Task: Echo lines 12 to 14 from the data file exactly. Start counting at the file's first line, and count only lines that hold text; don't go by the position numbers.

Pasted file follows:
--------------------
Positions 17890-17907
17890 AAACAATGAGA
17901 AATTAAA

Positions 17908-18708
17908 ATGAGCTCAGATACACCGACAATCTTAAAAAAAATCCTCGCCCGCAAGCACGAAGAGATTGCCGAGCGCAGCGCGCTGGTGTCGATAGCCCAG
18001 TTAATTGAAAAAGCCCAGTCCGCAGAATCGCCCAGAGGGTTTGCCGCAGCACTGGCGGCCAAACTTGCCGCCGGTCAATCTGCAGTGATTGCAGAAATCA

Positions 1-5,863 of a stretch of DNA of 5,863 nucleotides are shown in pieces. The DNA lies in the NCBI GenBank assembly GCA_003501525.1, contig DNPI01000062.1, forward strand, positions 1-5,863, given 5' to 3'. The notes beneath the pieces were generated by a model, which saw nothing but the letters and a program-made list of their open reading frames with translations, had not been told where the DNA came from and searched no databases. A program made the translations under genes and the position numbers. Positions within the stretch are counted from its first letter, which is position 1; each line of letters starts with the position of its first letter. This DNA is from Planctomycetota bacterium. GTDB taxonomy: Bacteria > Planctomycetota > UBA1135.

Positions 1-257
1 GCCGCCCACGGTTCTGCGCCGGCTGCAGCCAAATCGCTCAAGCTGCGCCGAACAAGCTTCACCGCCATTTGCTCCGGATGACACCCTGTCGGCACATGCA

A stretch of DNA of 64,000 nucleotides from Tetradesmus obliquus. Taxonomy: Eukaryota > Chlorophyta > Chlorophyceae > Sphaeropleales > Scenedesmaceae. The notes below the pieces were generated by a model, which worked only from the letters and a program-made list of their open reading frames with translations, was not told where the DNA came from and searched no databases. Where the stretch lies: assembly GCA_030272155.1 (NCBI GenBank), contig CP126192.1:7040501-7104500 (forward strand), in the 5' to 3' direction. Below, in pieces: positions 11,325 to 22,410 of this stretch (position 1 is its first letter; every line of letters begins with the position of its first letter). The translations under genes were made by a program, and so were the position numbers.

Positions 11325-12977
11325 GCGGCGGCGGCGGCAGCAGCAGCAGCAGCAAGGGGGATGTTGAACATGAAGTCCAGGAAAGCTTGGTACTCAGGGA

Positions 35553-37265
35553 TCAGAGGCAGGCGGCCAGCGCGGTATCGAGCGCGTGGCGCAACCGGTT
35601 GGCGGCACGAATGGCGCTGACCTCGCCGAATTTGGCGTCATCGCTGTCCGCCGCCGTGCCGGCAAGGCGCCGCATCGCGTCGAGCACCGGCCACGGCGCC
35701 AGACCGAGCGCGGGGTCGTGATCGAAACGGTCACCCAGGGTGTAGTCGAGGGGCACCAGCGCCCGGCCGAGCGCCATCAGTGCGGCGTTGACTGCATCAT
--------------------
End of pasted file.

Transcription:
11325 GCGGCGGCGGCGGCAGCAGCAGCAGCAGCAAGGGGGATGTTGAACATGAAGTCCAGGAAAGCTTGGTACTCAGGGA

Positions 35553-37265
35553 TCAGAGGCAGGCGGCCAGCGCGGTATCGAGCGCGTGGCGCAACCGGTT